- Everyone's conception of "aliens" and "space travel" is warped to fairy-tale status by the misapplication of science in popular culture. Breakthrough Starshot's basic mission is to get a probe to the nearest star in Yuri Milner's lifetime and to do that, they need a 100GW phased laser array. That plus TBD light sails 20 years at 0.2C plus this guy:

Gives you an interstellar probe. Which wants neither your women nor your water nor to be taken to your leader.

- The amount of evidence of an alien civilization is likely to be orders of magnitude more than the amount of influence an alien civilization is likely to be many orders of magnitude more than the amount of communication an alien civilization could have with us is likely to be non-zero, compared to the amount of interaction we're likely to have with an alien civilization. Unless we're dead wrong about physics, postage stamps with mylar attached is about the only craft that makes much sense. Scale it up, sure, but it's not like we're talking about a new Silk Road here.

- The majority of evidence of past civilizations available to us is trash. It stands to reason, then, that the majority of evidence of past extrasolar civilizations is likely also trash.

I don't think the unequivocal discovery of intelligent extrasolar life will be profoundly earthshaking. I think it'll be something that everyone knows that everyone knows is bullshit until the heretics start making salient points at which point a few brave scientists will say "YOLO reputations are for the squares anyway" and pick apart the research. I mean, it's been fifty years since Carl Sagan attacked the idea that the Mariner 9 results for Mars were inconclusive because at Mariner 9's resolution, you couldn't detect life on Earth, either.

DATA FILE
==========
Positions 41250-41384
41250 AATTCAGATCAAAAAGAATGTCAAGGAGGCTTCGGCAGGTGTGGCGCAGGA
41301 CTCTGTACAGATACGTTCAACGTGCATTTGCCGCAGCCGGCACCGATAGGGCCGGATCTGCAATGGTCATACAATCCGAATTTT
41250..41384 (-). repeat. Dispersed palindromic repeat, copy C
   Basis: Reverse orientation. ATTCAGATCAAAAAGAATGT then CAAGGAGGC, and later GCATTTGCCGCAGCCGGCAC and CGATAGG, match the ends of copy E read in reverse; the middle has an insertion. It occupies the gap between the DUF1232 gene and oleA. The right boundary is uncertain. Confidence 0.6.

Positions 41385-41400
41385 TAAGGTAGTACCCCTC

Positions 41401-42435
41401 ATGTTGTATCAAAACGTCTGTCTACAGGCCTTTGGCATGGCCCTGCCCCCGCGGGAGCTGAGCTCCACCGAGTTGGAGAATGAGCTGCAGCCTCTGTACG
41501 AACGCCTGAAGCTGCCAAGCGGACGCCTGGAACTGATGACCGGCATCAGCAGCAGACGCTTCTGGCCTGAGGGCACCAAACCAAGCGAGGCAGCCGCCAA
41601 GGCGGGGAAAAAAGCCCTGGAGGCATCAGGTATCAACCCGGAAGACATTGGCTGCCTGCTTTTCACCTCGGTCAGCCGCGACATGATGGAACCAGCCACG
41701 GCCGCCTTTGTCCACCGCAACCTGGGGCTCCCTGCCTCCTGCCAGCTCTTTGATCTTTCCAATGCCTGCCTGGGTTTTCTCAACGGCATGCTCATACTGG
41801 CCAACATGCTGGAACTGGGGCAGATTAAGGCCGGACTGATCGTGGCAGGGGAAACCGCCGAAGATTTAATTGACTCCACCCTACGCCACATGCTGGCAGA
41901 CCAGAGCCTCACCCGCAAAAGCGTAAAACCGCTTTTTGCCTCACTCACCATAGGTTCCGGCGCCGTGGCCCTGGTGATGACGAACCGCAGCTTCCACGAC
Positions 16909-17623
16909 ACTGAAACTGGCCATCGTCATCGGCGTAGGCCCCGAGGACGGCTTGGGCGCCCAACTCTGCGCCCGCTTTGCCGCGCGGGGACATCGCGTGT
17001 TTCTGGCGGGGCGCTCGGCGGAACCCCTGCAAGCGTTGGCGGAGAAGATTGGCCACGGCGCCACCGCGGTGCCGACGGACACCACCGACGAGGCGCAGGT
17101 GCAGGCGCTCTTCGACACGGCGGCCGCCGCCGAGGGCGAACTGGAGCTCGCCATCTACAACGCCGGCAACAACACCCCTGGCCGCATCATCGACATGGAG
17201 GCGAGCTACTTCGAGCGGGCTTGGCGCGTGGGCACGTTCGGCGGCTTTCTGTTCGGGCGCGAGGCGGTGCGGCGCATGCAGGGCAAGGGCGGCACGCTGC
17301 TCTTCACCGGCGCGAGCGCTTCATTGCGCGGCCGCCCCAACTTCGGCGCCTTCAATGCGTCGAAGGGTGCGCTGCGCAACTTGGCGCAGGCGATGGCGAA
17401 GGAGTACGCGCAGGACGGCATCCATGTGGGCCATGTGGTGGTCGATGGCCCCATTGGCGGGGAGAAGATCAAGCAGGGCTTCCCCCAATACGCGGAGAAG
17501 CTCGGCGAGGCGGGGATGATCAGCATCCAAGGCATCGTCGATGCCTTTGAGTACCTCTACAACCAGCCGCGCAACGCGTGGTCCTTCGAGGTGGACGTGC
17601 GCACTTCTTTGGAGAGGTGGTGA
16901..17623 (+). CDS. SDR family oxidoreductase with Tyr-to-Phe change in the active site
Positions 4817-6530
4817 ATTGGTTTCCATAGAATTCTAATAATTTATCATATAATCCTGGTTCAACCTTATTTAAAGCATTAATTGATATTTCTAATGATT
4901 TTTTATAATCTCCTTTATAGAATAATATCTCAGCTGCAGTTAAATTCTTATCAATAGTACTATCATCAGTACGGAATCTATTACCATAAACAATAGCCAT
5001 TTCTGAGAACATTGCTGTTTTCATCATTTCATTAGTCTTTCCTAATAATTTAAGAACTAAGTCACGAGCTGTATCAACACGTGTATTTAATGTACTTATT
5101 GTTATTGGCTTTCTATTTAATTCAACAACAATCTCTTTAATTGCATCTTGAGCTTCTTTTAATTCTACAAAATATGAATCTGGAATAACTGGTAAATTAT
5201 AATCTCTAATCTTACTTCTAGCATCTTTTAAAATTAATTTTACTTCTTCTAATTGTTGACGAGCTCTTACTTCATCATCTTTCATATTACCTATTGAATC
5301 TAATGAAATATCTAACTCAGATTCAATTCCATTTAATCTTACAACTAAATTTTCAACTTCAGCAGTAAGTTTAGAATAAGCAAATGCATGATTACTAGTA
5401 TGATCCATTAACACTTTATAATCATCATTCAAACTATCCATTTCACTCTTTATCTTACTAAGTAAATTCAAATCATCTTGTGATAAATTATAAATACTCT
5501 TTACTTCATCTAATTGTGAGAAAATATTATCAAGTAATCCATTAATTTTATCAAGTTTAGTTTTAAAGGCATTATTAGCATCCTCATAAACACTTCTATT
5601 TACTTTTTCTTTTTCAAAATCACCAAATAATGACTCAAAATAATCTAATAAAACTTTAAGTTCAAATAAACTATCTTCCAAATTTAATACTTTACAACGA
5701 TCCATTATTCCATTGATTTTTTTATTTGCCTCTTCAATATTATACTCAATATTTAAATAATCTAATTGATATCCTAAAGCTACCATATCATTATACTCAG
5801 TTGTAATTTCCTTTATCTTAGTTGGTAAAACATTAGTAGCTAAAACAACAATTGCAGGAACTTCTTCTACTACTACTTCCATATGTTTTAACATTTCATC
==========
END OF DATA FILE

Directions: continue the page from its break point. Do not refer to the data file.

There's a big faction in scientific research to assert that all the questions have been answered with the corner-case exceptions of whatever the speaker wrote his (always his) thesis on. Dogma is very much about professing allegiance to the party line and the party line is conformist AF. The guys at the margins who wonder will always be pilloried because they require everyone else to affirm or reject their dogma and most people just don't enjoy thinking, scientists included.

    This thing is making me crazy and you’re not helping.

Nope. Neither is Avi Loeb. That's what scientists are fuckn supposed to do.

mk  ·  691 days ago  ·  link  ·  

True that, and thank you for it.

My thoughts keep wandering to a "grab some Mars DAO" or something equally as interesting and useful.

kleinbl00  ·  691 days ago  ·  link  ·  
mk  ·  691 days ago  ·  link  ·  


I do wonder how much money is an issue, and how much it has to do with getting in line at JPL, etc.

kleinbl00  ·  691 days ago  ·  link  ·  

Okay but what the hell is it? AUM is like petty cash and their about is

    Lorem Ipsum is simply dummy text of the printing and typesetting industry. Lorem Ipsum has been the industry's standard dummy text ever since the 1500s, when an unknown printer took a galley of type and scrambled it to make a type specimen book.
goobster  ·  692 days ago  ·  link  ·  

So.... still Rama, as far as I'm concerned, too!

The "buoy" metaphor is a powerful image, isn't it...?